The federal bureaucracy moved at an agonizing crawl for the Marine Corps veterans sickened by the contaminated drinking water at Camp Lejeune in North Carolina. Some died waiting for government benefits.

But the Department of Veterans Affairs Thursday, after more than a year of work, finalized rules that will allow potentially thousands of veterans stationed at the base — or surviving spouses — to receive automatic benefits if they have been diagnosed with one of eight diseases.

This marks the end of a long wait for many veterans who have been denied benefits by the VA and may be in desperate need for disability pensions and medical care. The estimated cost to taxpayers over the next five years is $2.2 billion.

“This is welcome news and something that is long overdue,” said Mike Partain, who has waged a long campaign with other activists to win benefits for veterans and family members. “That is a small price to pay considering these veterans and families sacrificed so much for their country.”

The formulation of the rules had been in the works for more than a year and news of the finalization came in a notice published in the Federal Register, the government's official journal, with no fanfare or announcement from the VA.

Beginning in March, the cash payouts from the Department of Veterans Affairs may supplement VA health care already being provided to eligible veterans stationed at the Marine base for at least 30 days cumulative between Aug. 1, 1953, and Dec. 31, 1987. Veterans will have to submit evidence of their diagnosis and service information.

Brenda Burpee, 65, of Dunnellon in Marion County, will now see widow's benefits after the July 2015 death of her husband, Donald Burpee, at age 58 from kidney cancer. He served at Camp Lejeune in the early 1970s.

Her husband was a long-distance truck driver who she said had not been sick a day of his life before he was diagnosed with kidney cancer in 2007. His claim for VA benefits had been denied. The Burpees appealed and won, but the claim could not proceed before the rules were finalized.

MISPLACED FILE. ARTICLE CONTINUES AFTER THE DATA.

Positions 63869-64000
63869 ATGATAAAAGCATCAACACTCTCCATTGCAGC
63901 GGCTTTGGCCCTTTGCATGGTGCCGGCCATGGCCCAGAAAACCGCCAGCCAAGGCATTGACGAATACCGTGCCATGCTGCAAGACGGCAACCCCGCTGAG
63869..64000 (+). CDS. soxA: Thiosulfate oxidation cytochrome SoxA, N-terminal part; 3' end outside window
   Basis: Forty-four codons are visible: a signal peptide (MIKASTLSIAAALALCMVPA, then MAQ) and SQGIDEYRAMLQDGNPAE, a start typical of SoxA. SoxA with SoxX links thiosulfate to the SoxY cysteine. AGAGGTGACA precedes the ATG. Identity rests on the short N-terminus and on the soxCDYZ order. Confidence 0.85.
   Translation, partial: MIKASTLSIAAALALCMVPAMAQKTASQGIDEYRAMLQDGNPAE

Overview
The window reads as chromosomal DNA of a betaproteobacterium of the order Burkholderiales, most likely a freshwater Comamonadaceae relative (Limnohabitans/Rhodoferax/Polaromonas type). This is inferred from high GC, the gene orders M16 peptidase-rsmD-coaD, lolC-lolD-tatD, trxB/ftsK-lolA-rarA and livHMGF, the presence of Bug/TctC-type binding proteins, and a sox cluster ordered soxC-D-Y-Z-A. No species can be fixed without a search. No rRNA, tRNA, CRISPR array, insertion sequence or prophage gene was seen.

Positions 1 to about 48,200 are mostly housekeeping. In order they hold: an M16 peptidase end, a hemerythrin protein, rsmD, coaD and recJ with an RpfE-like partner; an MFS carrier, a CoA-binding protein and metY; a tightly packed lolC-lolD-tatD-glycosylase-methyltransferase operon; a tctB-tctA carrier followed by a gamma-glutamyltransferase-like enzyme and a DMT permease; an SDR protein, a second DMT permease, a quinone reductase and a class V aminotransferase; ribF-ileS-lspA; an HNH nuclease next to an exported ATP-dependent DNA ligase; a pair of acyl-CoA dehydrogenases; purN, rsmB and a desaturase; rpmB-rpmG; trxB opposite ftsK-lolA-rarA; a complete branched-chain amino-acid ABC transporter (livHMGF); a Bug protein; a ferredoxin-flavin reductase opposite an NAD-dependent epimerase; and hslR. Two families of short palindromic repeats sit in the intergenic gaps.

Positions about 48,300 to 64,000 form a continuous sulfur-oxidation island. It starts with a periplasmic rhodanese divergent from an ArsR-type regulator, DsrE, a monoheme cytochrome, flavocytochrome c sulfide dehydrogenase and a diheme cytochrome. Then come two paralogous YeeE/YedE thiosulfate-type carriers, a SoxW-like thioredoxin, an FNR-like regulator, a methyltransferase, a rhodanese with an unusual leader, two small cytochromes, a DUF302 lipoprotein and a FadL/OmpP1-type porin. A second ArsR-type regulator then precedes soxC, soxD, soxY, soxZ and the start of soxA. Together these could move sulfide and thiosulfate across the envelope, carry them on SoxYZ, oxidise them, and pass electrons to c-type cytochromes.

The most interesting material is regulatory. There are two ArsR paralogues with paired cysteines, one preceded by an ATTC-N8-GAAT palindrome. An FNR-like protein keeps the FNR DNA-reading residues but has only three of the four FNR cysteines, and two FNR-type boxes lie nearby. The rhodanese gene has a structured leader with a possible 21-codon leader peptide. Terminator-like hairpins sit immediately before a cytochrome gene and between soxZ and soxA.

“I promised him I'd stay on this no matter how many appeals it took,” Brenda Burpee said. “I would not let this die. That's the VA thing. They deny and deny and deny claims until you give up. My husband told me never to give up.”

In the rule finalization, outgoing VA Secretary Bob McDonald determined that there was “sufficient scientific and medical evidence” to establish a connection between exposure to the contaminated water and eight medical conditions for purposes of awarding disability compensation.

“This is good news,” said retired Marine Master Sgt. Jerry Ensminger, whose daughter Janey was born in 1976 while he was stationed at Lejeune. Janey died from leukemia at age 9. Ensminger now heads a veterans group, The Few, The Proud, The Forgotten, which advocates for those seeking disability compensation.

“This has been a hard, long slog,” said Ensminger, who says the government must go further in covering additional diseases. “This is not the end of the issue.”

The eight diseases covered are adult leukemia, aplastic anemia, bladder cancer, kidney cancer, liver cancer, multiple myeloma, non-Hodgkin's lymphoma and Parkinson's disease.

Scientists believe up to a million people may have been exposed to a toxic brew of chemicals, including several carcinogens, that make the Lejeune contamination perhaps the worst ever mass exposure to polluted drinking water in the United States. The contamination stretched more than 50 years, ending in 1987, and involved residents now scattered across the nation.

About 14,000 Lejeune veterans and family members live in Florida, the second highest total in the nation behind North Carolina, according to Marine Corps figures.

Affected veterans who were stationed at Camp Lejeune may now submit applications for benefits, once the rule is officially published Friday. Roughly 1,400 disability claims related to Lejeune are already pending, and will be reviewed immediately, according to the VA.


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